You begin to break things down by counties. Ed always prints me a county map of each state off the Internet so I can see what counties are along our route. But I am also the queen of the old-fashioned paper map! I lay all my maps out on the dining room table before we go. I highlight our route and then can see what counties we will pass through for reference. I can then search needs on eBird by county in any state. Easy pick-ups can be made at hotel parking lot edges and rest areas. I once picked up 5 warbler species at a good wooded rest area off I- 80 in PA! So, it’s a rather mind-boggling process but it’s fun to plan and break it down. And remember, no one has to be as obsessive compulsive as me. LOL! Just enjoy!

Scissor-tailed Flycatcher

Mountain Bluebird, Chihuahuan Raven

When we got to Oklahoma, we began to see western species. Western Meadowlarks, Mountain Bluebirds, Scissor-tailed Flycatchers (OK state bird). A scissor-tailed greeted us soon after we crossed the OK border. It’s such a joy to see this glorious beautiful bird with its salmon under parts and ridiculously long tail!  At one point in western OK Ed said “gosh these crows look awfully big”. And when we stopped along a country road to look at one, it croaked, and we realized they were Chihuahuan Ravens, another western species!

Wichita Mountains NWR

Western Meadowlark, Bewick’s Wren

Crossing OK, we visited the Wichita Mountains NWR, a beautiful refuge, where we had great looks at the western species Bewick’s Wren, a relative of our Carolina Wren. One of the favorite parts of our trip was in the most Western point of OK, Black Mesa State Park. It is not a large park, but what a beautiful day we had there! We were lucky to get a Sage Thrasher and some Woodhouse’s Scrub Jays, both western species related to our thrasher and jay.

Black Mesa State Park OK

Red-tailed Hawk, Ferruginous Hawk

Driving through miles of grassland on the way to Black Mesa, we spotted so many Red-tailed Hawks sitting on utility poles. And mixed in with them was a beautiful Ferruginous Hawk! Hundreds of Western Meadowlarks serenaded us with their songs. They are very similar to Eastern and the way to distinguish them is by their song. Thank goodness for Merlin sound app, which can be pesky and give you wrong species, but in this case it was very helpful with the meadowlarks. Another nice surprise was lots of White-crowned Sparrows, sitting in fields of sorghum. Driving some dirt roads through grasslands we also spotted Scaled Quail and Northern Bobwhite.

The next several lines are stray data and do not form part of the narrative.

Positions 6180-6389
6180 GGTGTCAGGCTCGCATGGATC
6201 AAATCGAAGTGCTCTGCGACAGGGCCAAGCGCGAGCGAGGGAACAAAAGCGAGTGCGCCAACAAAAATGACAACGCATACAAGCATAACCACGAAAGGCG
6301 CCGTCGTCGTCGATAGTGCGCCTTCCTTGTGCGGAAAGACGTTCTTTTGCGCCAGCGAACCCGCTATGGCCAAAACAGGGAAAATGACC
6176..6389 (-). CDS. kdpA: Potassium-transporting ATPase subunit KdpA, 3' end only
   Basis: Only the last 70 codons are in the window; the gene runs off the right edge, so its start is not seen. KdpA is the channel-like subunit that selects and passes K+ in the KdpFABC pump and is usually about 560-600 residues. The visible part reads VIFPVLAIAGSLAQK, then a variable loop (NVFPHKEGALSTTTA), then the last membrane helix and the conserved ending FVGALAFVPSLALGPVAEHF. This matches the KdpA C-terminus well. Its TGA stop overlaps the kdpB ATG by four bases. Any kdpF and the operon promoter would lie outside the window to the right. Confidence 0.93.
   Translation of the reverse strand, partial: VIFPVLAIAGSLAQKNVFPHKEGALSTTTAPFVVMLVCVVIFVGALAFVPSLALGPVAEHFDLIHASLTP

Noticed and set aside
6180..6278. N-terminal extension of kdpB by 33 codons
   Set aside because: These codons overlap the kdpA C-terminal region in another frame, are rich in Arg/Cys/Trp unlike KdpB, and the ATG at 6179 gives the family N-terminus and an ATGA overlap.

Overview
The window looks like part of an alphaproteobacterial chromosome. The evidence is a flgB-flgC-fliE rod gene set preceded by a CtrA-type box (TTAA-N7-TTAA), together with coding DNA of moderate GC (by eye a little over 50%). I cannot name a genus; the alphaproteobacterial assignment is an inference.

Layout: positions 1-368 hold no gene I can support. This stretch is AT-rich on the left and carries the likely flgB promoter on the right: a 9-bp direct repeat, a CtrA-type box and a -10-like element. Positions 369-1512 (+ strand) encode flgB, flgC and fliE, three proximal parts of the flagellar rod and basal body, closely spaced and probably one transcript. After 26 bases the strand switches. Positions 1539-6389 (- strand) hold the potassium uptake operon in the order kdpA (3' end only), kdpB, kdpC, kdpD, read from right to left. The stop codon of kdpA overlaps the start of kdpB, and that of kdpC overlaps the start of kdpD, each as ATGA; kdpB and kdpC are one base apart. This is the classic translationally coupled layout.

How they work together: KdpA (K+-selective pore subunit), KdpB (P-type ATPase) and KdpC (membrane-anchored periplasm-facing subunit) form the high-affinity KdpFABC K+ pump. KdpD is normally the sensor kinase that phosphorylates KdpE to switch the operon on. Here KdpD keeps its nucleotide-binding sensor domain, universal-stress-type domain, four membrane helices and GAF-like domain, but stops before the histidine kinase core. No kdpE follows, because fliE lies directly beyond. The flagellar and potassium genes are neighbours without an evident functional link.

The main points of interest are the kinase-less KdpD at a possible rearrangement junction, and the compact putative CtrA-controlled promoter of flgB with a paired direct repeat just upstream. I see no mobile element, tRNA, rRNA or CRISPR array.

Sage Thrush, Woodhouse’s Scrub Jay

White-crowned Sparrow, Scaled Quail

We were at the far end of the OK panhandle, and hiked partially up to the highest point in the state – Black Mesa at 4973 ft. After the hike, we were close to the tri-state monument on the corner of OK, NM, and CO, in the middle of nowhere! It was a hot afternoon and there were no birds to report, however, we did spy some scary tarantulas! We picked up another quick state, spending the night in KS, just across the OK border while crossing the state. If you get one really good early morning stop, as in KS at a water treatment plant, you can sure load up on a lot of new state birds. Ducks were everywhere!

Black Mesa, highest point in OK, 4973 feet

Tri-state monument: OK, NM, CO and the Tarantula

The Great Salt Plains National Wildlife Refuge looked like an interesting stop, but we were saddened to see that severe drought had dried up most of the marshes and ponds. A large lake in the center of the refuge still had water, but was seriously down with large amounts of dead fish. Hopefully, they will get some rain soon, but it will take a lot to fill up those marshes and ponds. There were still thousands of Franklin’s Gulls, (a relative of our Laughing Gull), hundreds of white pelicans and avocets, ducks and many shorebirds!

Snowy Egret on 100s of fish, American Avocet

So, a great 10 days on a “spontaneous” 3200 mile trip! And, we crossed the entire state of OK without going on an interstate??? Believe it or not, that is the way the GPS took us, state and county roads at 60-65mph! Who does that? Only a crazy birdwatcher and her photographer husband!

Article by Aija Konrad, photos by Ed Konrad

%d bloggers like this: